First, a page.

Apple Pay vice president Jennifer Bailey believes that Apple Pay is valuable enough that “customers will say they are happy to switch banks to use it.”
Bailey claims Australians are using Apple Pay more frequently than customers in any other countries, which she said “is in large part due to Australia being a recognized global leader in contactless payments and usage.”
That’s good news for ING Direct and Macquarie, which have announced they will enable support for Apple Pay in Australia by the end of February. Both banks are listed as “coming soon” on the Apple Pay website in Australia, alongside ANZ, Bank Australia, Beyond Bank, P&N Bank, and over 30 other smaller banks.
Bailey’s comments, made in an interview with the Australian Financial Review, appear to be directed towards three of Australia’s “Big Four” banks that refuse to accept Apple Pay, namely Commonwealth Bank, NAB, and Westpac. The fourth bank, ANZ, has supported Apple Pay since April 2016.
The trio of banks, along with Bendigo and Adelaide Bank, instead turned to the Australian Competition and Consumer Commission (ACCC) in an attempt to gain access to the NFC hardware in the iPhone. The banks want access to the NFC chip so they can offer their own existing bank-run mobile payments services.
“While initially, in many markets, there have been banks that have initially been wary about working with a company as large as Apple, once they begin to work with us and understand the Apple Pay platform, they see the benefits of it,” said Bailey. “That hasn’t fully happened with the ACCC applicants, because the conversation is happening through the ACCC process, compared to what normally happens, which is we have the conversation bilaterally.”
The ACCC denied rejected the application from the banks in November as part of a draft ruling, and its final decision will be announced in March.
Last year, Apple told the ACCC that “allowing the banks to form a cartel to collectively dictate terms to new business models and services would set a troubling precedent and delay the introduction of new, potentially disruptive technologies.”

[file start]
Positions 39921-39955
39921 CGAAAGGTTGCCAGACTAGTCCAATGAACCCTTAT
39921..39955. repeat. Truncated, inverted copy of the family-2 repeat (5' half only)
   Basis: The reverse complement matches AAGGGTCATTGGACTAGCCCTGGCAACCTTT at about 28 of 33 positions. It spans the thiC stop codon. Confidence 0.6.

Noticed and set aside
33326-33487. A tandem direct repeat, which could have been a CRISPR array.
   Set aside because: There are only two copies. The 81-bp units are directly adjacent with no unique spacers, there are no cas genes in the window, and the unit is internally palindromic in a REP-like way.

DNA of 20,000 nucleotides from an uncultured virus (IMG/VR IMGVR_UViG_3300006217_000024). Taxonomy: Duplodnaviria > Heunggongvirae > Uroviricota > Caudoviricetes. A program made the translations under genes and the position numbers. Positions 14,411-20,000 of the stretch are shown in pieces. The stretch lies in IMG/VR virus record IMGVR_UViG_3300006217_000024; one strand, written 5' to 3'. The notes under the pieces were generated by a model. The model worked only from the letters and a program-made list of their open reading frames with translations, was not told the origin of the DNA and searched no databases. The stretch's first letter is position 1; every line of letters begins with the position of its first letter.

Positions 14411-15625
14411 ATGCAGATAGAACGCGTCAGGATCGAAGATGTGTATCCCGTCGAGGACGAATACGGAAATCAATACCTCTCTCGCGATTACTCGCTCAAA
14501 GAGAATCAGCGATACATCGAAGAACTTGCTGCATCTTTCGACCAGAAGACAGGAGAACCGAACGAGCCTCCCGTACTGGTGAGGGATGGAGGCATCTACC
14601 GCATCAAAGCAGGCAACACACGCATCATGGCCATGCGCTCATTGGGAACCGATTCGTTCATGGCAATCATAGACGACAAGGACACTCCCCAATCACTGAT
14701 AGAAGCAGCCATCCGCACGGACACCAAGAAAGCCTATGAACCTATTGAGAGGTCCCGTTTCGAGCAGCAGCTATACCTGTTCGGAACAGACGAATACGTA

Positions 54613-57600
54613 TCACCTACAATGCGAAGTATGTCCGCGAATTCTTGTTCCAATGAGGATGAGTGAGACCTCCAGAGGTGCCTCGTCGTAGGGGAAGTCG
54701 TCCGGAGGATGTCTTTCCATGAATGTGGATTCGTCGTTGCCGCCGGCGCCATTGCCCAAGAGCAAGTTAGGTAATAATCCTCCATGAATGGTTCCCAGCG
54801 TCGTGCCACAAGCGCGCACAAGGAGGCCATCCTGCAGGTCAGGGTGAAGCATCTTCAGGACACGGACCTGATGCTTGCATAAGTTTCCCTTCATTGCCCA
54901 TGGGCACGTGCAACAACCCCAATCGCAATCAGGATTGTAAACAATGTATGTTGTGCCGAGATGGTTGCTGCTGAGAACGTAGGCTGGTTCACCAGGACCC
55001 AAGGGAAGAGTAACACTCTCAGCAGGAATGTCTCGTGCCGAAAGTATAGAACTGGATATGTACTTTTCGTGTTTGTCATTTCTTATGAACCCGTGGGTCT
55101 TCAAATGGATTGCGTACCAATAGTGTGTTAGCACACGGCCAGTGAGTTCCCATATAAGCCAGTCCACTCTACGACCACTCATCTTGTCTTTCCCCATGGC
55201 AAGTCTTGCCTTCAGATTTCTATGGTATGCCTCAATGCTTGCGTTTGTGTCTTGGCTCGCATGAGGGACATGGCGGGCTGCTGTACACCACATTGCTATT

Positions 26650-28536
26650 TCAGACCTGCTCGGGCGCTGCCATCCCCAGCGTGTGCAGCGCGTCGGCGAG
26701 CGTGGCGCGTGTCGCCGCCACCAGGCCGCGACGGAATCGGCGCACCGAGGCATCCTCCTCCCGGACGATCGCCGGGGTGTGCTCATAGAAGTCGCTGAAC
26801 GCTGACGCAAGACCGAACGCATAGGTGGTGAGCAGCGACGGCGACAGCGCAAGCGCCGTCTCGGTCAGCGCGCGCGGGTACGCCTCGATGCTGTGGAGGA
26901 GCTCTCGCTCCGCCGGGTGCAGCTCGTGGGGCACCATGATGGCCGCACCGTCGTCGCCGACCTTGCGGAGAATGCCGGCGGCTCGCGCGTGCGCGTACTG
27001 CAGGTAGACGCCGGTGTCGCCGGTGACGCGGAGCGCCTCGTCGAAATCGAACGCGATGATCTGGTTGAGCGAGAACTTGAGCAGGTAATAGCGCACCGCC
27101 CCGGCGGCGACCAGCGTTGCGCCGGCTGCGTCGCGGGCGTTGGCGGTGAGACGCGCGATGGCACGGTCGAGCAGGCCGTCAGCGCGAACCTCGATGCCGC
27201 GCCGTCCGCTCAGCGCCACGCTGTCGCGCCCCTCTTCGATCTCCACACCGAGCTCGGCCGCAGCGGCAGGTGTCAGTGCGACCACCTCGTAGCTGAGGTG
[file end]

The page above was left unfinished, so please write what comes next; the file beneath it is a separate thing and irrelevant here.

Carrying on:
Apple upholds very high security standards for our customers when they use Apple devices to make payments. Providing simple access to the NFC antenna by banking applications would fundamentally diminish the high level of security Apple aims to have on our devices.
Unfortunately, and based on their limited understanding of the offering, the [banks] perceive Apple Pay as a competitive threat. These banks want to maintain complete control over their customers. The present application is only the latest tactic employed by these competing banks to blunt Apple’s entry into the Australian market.
Earlier this week, the banks said they are fighting to provide “real choice” and “real competition” for consumers.
The application has never been about preventing Apple Pay from coming to Australia or reducing competition between wallets. It has always been about providing real choice and real competition for consumers and facilitating innovation and investment in the digital wallet functionality available to Australians. Apple’s statement that the application is fundamentally about an objection to the fees that Apple wish to be given rather than NFC access, is incorrect and unsupported.
Despite the ACCC negotiations and apparent ill-will, Bailey said Apple still wants “to work with the banks in Australia to bring Apple Pay to our customers, in a way that advantages many of the things they are offering through their banking apps, which we have done already in other markets.”
“That’s why the announcement about these new banks is important and we are continually on that path – because as more banks get on the platform, I think there is more of an industry understanding about how Apple Pay really compliments their services,” she added, referring to ING Direct and Macquarie.
Commonwealth Bank, NAB, Westpac, and Bendigo and Adelaide Bank reportedly serve two-thirds of Australian cardholders.
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